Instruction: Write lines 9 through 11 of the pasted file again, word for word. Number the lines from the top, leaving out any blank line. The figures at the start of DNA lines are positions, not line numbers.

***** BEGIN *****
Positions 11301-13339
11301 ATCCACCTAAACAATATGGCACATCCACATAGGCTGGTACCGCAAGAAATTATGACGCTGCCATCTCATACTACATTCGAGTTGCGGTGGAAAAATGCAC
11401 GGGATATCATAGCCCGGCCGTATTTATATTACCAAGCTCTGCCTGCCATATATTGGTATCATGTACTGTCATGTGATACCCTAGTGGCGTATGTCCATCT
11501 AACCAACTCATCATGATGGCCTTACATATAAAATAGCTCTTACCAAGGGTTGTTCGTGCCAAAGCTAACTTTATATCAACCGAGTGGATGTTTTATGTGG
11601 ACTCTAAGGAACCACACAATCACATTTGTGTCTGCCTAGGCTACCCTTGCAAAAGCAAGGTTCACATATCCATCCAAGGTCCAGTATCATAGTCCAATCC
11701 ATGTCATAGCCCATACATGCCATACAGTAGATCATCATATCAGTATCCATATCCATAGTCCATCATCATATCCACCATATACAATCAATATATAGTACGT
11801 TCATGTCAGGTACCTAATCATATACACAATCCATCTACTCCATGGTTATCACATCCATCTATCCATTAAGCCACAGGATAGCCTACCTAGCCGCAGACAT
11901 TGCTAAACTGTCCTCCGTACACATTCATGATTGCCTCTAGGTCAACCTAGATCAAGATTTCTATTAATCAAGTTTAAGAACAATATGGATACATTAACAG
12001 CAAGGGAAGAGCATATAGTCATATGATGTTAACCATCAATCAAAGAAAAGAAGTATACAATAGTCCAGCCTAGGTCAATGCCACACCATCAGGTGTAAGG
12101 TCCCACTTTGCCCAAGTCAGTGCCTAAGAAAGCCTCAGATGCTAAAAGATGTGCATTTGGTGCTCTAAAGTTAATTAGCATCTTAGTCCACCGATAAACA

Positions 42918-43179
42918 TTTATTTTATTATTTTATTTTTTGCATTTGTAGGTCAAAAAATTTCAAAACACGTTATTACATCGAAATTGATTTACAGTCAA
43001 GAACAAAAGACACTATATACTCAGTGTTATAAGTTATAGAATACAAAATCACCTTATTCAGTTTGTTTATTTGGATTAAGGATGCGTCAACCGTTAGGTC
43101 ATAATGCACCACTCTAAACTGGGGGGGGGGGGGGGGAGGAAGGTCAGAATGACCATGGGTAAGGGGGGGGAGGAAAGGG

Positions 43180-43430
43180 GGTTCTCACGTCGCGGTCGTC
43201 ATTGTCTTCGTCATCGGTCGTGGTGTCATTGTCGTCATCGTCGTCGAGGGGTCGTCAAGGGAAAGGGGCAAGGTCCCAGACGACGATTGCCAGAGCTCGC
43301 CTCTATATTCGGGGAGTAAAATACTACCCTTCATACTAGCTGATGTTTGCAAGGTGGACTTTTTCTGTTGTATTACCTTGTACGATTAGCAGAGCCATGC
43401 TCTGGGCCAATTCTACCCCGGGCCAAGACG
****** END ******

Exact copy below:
12001 CAAGGGAAGAGCATATAGTCATATGATGTTAACCATCAATCAAAGAAAAGAAGTATACAATAGTCCAGCCTAGGTCAATGCCACACCATCAGGTGTAAGG
12101 TCCCACTTTGCCCAAGTCAGTGCCTAAGAAAGCCTCAGATGCTAAAAGATGTGCATTTGGTGCTCTAAAGTTAATTAGCATCTTAGTCCACCGATAAACA

Positions 42918-43179